A judge has criticised the process used by gardaí to issue speeding fines as "bureaucracy gone mad" and said that district courts have unfairly been targeted for criticism by a government minister for "systemic failures".
Judge James McNulty made the comments yesterday, having ordered the inspector responsible for overseeing the issuing of fixed-charge, penalty notices to appear in Macroom District Court to explain why a retired schoolteacher was prosecuted for not paying a speeding fine, having attempted to do so twice without success.
Last month, Timothy Doherty, aged 63, of Inniskeane, Co Cork, told the court that his first attempt to pay the €80 fine he received for speeding on the N22 Cork-Killarney road on November 16, 2013, was rejected because he did not sign his middle name, as it appears on his driving licence, on the form that accompanied his cheque.
His second attempt to pay the fine, which was increased to €120, also failed. Mr Doherty had sent the original cheque for €80, with a second cheque for €40, but was told he could not use two cheques to pay the fine.
Judge McNulty adjourned the matter to yesterday to allow Garda Insp John McDonald, who heads up the Garda’s fixed charge processing unit in Thurles, to explain why Mr Doherty’s attempts to pay had been “frustrated by bureaucracy”.
In a lengthy submission, Insp McDonald told the court that upon receiving legal advice, gardaí had instructed BillPay, the company hired to handle the payment of speeding fines, to only accept payments in the full name as they appear on the licence.
He said that payments cannot be accepted from more than one cheque, because if one cheque were not to clear, it would result in the part-payment of a fine, which is not allowed under the system.
Judge McNulty described the situation as “bureaucracy gone mad” and said that three private companies are now involved in the issuing of speeding fines — GoSafe, which is the operator of the detection vans, TICo, the mailing company that posts the fines, and BillPay, which handles the fine.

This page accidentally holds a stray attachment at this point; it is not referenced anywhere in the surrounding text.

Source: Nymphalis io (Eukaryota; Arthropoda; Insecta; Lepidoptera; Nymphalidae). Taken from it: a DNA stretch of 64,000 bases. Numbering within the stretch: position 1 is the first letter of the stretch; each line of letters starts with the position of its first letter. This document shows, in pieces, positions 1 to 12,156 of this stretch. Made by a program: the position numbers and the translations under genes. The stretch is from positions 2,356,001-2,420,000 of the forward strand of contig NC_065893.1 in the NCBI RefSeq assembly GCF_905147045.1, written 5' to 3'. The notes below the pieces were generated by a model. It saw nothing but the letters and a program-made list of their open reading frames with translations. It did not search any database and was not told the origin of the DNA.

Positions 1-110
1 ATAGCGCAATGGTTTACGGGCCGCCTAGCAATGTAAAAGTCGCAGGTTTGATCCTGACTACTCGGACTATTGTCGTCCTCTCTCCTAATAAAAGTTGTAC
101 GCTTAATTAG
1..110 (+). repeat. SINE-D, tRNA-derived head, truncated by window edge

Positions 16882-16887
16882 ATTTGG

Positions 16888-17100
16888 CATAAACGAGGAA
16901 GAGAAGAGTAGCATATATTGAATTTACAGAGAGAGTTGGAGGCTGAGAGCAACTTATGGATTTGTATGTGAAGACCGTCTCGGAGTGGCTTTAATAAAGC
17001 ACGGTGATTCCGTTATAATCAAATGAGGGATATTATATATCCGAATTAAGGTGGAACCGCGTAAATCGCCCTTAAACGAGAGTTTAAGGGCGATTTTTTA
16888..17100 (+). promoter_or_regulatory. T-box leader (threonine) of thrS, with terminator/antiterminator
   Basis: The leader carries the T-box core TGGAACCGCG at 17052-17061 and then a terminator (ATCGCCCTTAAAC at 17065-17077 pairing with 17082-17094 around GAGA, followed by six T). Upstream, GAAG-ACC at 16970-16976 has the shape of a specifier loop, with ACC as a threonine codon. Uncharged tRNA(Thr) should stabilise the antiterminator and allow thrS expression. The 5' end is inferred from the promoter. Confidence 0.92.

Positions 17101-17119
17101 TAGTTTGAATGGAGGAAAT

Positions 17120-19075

“An Garda Síochána is not a profit-making organisation, GoSafe is. It is a syndicate of an Irish, French and an American company. They are not philanthropic groups, they are in this to make money, a profit from the contract they were given,” he said.
Insp McDonald said that GoSafe are paid a flat rate per allocated shift regardless of how many offences they detect.
“The district courts are getting it in the neck, and are getting some inappropriate criticism for dealing with the systemic failures that are arising from speeding fines. It is quite inappropriate and unfair,” Judge McNulty said, making specific reference to comments made by then-transport minister Leo Varadkar last December.
Judge McNulty struck out the case against Mr Doherty, and said it was the court’s role to protect citizens from any breach of their constitutional rights.
He quoted the Bible and said: “The Sabbath was made for man, and not man for the Sabbath.
“What that means is that the Sabbath was made for man to worship, not the other way around. Likewise, I would have thought that the system was here to serve the people, not that the people serve the system. There is no discretion or common sense here.
“This court takes the view that a citizen should not be unjustly or unfairly prevented or frustrated from complying with their civil obligation.”
© Irish Examiner Ltd. All rights reserved